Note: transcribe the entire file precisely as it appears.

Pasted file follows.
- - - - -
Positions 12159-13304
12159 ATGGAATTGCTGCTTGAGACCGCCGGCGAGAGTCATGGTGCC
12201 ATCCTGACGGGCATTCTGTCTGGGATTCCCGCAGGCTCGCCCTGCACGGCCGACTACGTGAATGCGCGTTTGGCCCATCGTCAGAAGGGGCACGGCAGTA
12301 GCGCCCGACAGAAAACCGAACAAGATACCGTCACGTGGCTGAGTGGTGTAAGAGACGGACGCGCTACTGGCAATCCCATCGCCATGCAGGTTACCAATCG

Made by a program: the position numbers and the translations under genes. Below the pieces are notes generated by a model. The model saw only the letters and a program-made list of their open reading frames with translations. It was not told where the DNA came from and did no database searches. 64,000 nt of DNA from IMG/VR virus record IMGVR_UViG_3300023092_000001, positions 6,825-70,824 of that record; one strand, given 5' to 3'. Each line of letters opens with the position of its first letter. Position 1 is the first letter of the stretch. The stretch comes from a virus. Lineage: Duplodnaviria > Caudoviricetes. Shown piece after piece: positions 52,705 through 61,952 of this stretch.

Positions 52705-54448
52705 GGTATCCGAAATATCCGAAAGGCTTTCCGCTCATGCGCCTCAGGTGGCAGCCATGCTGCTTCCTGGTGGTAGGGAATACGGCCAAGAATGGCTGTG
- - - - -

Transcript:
Positions 12159-13304
12159 ATGGAATTGCTGCTTGAGACCGCCGGCGAGAGTCATGGTGCC
12201 ATCCTGACGGGCATTCTGTCTGGGATTCCCGCAGGCTCGCCCTGCACGGCCGACTACGTGAATGCGCGTTTGGCCCATCGTCAGAAGGGGCACGGCAGTA
12301 GCGCCCGACAGAAAACCGAACAAGATACCGTCACGTGGCTGAGTGGTGTAAGAGACGGACGCGCTACTGGCAATCCCATCGCCATGCAGGTTACCAATCG

Made by a program: the position numbers and the translations under genes. Below the pieces are notes generated by a model. The model saw only the letters and a program-made list of their open reading frames with translations. It was not told where the DNA came from and did no database searches. 64,000 nt of DNA from IMG/VR virus record IMGVR_UViG_3300023092_000001, positions 6,825-70,824 of that record; one strand, given 5' to 3'. Each line of letters opens with the position of its first letter. Position 1 is the first letter of the stretch. The stretch comes from a virus. Lineage: Duplodnaviria > Caudoviricetes. Shown piece after piece: positions 52,705 through 61,952 of this stretch.

Positions 52705-54448
52705 GGTATCCGAAATATCCGAAAGGCTTTCCGCTCATGCGCCTCAGGTGGCAGCCATGCTGCTTCCTGGTGGTAGGGAATACGGCCAAGAATGGCTGTG